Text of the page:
Friday, December 6, 2019
Imagine a barefoot, seven-year-old girl, pulling her little red wagon through town picking up and collecting the most interesting things along the way: a rusted bottle cap, a piece of bark that curled up like a smile, and a green army man rescued from the gutter to name a few. She then puts some dirt in a coffee can, adds some daisies and clover hijacked from her yard, and thoughtfully places those found treasures throughout the ensemble. Next, she paints a “Yard Sale” sign and pitches it in her yard where her “terrarium” masterpieces are for sale. That was Christina.
After giving up that childhood enterprise to join the corporate world in a not entirely unsuccessful try at being a mechanical drafting software geek, and then giving that up, starting in 2015, Christina finally circled back to her childhood roots and embraced a new career as an upcycle artisan. Which translates to someone who takes things that other folks do not want and transforms them into something unexpected that some other folks actually do want.
Christina has a studio in Berlin, New Hampshire which is, luckily, only a moment’s walk from her apartment upstairs where she lives with her very patient and supportive husband, Brian, and two cats who are perpetually amused by the myriad of things that cycle through their home.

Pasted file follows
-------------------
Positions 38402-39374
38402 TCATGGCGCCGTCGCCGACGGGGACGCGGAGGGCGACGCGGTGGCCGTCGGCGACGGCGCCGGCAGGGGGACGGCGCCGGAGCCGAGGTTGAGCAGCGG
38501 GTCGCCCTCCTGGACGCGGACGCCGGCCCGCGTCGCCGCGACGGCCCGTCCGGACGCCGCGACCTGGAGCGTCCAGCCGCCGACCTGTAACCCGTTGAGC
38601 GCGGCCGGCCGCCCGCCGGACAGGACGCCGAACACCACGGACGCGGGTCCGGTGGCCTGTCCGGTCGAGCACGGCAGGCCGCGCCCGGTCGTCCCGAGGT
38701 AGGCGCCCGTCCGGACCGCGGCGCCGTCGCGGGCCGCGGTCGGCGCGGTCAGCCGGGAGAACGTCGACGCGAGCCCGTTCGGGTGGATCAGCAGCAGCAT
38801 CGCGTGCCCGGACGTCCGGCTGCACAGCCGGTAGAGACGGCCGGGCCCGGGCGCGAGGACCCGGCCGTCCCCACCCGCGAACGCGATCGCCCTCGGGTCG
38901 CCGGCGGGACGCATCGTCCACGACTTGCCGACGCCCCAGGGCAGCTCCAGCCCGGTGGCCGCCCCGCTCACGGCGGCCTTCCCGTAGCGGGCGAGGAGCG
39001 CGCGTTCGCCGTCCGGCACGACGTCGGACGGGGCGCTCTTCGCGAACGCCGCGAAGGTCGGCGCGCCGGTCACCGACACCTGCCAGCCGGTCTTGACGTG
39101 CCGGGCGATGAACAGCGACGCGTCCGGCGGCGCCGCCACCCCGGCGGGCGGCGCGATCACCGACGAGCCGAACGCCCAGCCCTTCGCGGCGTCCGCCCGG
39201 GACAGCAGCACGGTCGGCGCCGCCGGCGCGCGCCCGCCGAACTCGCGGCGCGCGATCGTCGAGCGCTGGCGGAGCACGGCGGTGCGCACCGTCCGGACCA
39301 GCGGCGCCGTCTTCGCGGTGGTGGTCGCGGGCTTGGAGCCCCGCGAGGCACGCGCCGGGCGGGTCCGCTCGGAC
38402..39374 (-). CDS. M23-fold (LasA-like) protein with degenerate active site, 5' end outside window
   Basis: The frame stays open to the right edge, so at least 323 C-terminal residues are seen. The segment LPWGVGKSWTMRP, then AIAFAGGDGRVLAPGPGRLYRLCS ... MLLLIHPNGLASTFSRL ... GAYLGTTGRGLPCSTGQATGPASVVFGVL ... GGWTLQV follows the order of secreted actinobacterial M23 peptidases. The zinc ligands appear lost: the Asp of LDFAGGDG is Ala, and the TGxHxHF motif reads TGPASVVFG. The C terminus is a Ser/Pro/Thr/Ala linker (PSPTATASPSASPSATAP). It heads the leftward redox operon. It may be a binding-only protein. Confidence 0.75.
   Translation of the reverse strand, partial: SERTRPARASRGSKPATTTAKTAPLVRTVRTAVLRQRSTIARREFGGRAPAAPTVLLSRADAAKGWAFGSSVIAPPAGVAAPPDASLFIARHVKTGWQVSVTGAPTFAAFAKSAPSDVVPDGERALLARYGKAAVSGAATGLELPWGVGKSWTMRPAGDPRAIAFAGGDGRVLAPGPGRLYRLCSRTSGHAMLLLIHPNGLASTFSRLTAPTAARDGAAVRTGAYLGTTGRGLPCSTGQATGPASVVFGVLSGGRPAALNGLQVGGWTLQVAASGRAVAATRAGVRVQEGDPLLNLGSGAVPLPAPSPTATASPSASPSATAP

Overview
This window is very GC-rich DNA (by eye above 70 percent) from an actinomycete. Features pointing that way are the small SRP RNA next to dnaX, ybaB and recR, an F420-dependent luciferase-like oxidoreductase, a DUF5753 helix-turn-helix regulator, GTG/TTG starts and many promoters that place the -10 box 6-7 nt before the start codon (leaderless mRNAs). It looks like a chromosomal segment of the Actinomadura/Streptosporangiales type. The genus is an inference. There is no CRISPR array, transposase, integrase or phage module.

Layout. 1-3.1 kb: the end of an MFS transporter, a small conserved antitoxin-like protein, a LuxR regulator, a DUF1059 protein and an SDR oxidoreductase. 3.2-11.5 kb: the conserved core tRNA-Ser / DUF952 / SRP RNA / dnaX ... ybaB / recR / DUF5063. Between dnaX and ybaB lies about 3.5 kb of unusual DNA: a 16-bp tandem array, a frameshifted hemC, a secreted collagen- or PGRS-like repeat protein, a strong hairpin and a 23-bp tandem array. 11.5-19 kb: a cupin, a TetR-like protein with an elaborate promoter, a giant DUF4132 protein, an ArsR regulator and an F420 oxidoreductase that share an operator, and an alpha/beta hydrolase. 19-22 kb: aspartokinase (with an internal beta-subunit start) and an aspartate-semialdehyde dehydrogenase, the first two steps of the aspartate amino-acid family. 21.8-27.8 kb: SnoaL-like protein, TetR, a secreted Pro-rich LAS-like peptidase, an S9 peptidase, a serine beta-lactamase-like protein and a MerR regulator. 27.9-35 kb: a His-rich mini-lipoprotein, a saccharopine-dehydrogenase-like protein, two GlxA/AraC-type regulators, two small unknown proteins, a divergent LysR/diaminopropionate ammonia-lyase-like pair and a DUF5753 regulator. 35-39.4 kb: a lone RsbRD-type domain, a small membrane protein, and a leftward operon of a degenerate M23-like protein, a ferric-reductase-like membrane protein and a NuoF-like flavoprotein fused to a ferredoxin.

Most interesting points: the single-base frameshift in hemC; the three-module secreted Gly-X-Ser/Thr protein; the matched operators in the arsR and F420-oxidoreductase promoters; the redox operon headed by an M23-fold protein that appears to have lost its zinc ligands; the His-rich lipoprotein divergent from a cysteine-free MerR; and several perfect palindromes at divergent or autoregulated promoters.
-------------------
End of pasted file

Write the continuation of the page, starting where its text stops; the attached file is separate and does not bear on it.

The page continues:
Christina take commonplace objects that proudly show their history with nicks and scrapes and merge them with eclectic castoffs in such a way that her love of patina is undeniable. She says she can’t save everything from a slow demise in a landfill but she can – like a domestic archeologist – take a few mundane scraps from everyday life and re-form them into compositions where they will live a new life making the world a more enjoyable place to live.
As you examine the stories told in these pieces, note two things. The first, other than glue and varnish, nothing new was purchased to produce this art. Everything, right down to the screws and wires used to fuse objects together, were deconstructed from artifacts recovered from an abandoned building, donations that appeared magically on my porch, or leftovers salvaged from a past construction or art project. The second thing of note is that each composition contains at least one item that is, or rather was, considered broken.
Christina invites you to see the beauty in the broken.